The Orthodox Church and the Greek Crisis

Posted on: 14th October 2015  |
Author: Theodore Kodidis SJ
Category: Faith and culture
Tags: Greece, Economics, Catholic Social Teaching, economic crisis, faith

The Orthodox Church in Greece has responded to the country’s economic crisis with pastoral support of those most in need, but this has not been accompanied by ‘social teaching’, as one might expect. Theodore Kodidis SJ asks what such a contribution could achieve in a country that needs theological and spiritual light in its current darkness.

 
 
In recent months, I have been asked many times by friends in other countries, ‘What is going on in Greece?’ The question is sometimes more specific: ‘How has the Orthodox Church reacted to the crisis that has hit Greece?’ It is fairly easy to give a superficial reaction to that question, but I must admit that it is not easy to formulate a balanced and precise answer.
 
I usually emphasise that the Orthodox Church has been trying at all levels to bring help to the many who are deprived of the necessities of life and who are suffering through unemployment or lack of security. However, as far as I know, the Church has offered no theological instruction about the social issues to which they are responding in practice. There is nothing that corresponds to what is known in many countries as ‘the social teaching of the Church’, which would provide an analysis of the social problems that are affecting Greek society and perhaps suggestions of how to alleviate the suffering. In the tradition of the Orthodox Church, I tell people, such questions are considered to be in the competence of the lay members and institutions; the Church as a body does not want to intervene in the arena of political and social problems.
 
However, when I consider this in more depth, it seems to me that there is in fact a place for the Church to express a viewpoint grounded in its spiritual tradition. The economic problem that our country is currently experiencing, with poverty and rising unemployment, has political, social and ethical dimensions, as everybody recognises. But it also has a spiritual dimension, which we cannot neglect if we are to face up to the crisis. Any reflections on the spiritual roots of the crisis that I have come across are limited in range; they lack impact and therefore do not receive the attention that should be given to the wisdom that the Orthodox Church has to offer to the Greek faithful. This wisdom is sorely needed.
 
Over many years, we have all – those who govern and those who are governed – grown accustomed to sweeping problems under the carpet and then acting as if what we cannot see does not exist. This indicates that there has been a real problem in our relationship with truth and reality, and consequently in our relationship with our fellow men. Truthfulness has been lacking and therefore we have become pretentious. This is a spiritual problem. We have lived in recent years in considerable opulence, but it was not based on work and productivity. As a result, we became superficial and irresponsible. It also led to our being conceited, as we recall the arrogance with which we treated the economic refugees fleeing Communist regimes in the eastern bloc. Additionally, Greek society is deeply divided in a way that I have not seen in any other European country. There are the pro-Europeans in the centre; the Marxists and Communists; and the right-wing nationalists: any collaboration or understanding between these three groups appears to be out of the question. The irresolvable opposition between the pro-Western and the anti-Western tendencies that has always been a feature of Greek history now takes on new forms.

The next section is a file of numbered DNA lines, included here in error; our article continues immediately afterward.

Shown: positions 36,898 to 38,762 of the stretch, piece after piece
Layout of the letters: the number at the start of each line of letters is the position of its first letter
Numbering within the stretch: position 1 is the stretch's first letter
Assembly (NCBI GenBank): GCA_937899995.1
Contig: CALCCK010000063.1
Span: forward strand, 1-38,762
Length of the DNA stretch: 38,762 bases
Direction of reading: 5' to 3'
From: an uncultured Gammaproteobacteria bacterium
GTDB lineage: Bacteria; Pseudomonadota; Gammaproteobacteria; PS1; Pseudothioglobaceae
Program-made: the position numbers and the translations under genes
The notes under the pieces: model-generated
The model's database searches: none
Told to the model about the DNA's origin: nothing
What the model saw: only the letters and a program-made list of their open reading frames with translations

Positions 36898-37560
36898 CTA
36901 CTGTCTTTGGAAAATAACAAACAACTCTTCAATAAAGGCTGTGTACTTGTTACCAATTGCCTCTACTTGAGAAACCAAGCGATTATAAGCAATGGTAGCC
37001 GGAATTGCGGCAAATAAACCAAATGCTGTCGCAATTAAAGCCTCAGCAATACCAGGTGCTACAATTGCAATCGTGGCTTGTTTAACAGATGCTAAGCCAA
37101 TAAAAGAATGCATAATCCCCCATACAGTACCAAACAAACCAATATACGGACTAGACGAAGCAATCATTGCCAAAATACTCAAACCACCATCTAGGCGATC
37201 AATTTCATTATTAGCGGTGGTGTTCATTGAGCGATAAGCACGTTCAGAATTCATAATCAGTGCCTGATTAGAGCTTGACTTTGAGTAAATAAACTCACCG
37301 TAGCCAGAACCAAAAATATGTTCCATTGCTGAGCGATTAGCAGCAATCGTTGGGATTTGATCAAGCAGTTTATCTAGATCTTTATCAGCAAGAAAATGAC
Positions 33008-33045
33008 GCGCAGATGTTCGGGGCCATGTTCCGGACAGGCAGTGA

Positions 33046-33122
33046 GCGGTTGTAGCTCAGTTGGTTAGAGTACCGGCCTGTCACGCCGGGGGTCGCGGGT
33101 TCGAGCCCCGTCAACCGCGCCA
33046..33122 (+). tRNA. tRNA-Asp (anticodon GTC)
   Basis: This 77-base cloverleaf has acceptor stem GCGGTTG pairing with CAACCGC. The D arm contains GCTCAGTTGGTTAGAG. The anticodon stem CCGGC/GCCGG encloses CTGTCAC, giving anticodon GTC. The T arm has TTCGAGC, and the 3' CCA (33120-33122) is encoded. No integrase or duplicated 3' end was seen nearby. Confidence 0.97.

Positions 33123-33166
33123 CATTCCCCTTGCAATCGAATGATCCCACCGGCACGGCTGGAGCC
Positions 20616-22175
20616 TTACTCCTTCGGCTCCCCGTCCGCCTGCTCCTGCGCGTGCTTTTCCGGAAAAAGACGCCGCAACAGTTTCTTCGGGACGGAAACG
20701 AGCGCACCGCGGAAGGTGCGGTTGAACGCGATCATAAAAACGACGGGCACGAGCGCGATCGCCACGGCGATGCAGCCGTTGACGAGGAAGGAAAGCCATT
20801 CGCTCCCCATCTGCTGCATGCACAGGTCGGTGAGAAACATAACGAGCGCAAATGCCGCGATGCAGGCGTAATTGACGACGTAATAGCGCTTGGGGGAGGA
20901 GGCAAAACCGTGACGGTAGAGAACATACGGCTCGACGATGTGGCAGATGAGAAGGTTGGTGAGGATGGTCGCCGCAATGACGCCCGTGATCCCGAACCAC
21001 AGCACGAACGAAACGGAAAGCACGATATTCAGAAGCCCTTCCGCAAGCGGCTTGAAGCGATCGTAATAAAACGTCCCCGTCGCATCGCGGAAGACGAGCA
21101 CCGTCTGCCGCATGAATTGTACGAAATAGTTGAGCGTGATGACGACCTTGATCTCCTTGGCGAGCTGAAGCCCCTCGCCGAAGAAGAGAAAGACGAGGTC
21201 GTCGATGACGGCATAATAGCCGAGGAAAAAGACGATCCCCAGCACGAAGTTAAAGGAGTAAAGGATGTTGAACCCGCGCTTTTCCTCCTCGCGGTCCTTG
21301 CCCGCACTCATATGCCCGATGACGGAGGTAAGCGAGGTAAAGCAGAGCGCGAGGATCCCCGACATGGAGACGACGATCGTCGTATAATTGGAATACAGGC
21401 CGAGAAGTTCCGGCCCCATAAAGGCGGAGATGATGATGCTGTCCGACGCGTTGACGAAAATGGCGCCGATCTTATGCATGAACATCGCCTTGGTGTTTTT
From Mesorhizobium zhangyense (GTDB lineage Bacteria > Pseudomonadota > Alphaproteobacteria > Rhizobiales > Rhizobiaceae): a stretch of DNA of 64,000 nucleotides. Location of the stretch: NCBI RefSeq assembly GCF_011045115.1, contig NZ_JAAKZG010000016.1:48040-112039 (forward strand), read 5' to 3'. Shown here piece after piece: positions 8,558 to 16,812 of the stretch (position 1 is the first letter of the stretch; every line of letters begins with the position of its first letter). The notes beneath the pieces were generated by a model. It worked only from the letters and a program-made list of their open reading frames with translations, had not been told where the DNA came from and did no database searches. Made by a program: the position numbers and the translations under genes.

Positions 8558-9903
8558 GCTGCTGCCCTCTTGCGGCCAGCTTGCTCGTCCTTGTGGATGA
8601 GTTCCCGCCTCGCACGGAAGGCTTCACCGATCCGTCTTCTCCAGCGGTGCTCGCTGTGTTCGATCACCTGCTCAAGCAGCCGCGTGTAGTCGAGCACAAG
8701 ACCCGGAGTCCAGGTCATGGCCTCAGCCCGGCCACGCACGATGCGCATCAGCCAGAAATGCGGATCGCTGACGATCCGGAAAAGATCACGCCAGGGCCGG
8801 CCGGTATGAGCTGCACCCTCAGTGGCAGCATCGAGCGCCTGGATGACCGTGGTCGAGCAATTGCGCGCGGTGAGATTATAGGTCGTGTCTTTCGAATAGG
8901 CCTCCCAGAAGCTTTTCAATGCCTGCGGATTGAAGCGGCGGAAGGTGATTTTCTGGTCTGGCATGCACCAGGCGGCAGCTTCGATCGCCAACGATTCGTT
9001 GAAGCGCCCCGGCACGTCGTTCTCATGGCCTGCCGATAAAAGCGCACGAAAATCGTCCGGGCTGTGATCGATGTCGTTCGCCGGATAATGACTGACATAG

These contradictions deep in our communal psyche manifest themselves as problems in our society. At this moment the intervention of the Church could be crucial – to enlighten, to direct, to call to repentance, and to give hope and ambition in this crisis. It will not be an easy task, especially given that the Orthodox Church has struggled to show such leadership at certain times over the last twenty years, for example during the break-up of Yugoslavia and the debate about the inclusion of religious affiliation on identity cards. Today the Orthodox Church should do what it did not do in either of those situations and produce a theological reflection which would present the thinking of the Church and call the faithful to action.
 
There is a need for theological and spiritual light in today's darkness. We are caught in the midst of overwhelming social problems and the shallowness of most of the political and sociological talk that surrounds us is terrifying. It is the duty of the Orthodox Church to stand by the Greek people and to help them find solutions to the needs of today.
 
 
Theodore Kodidis SJ is Editor of Anoichtoi Orizontes, the journal of the Jesuits in Greece.
 

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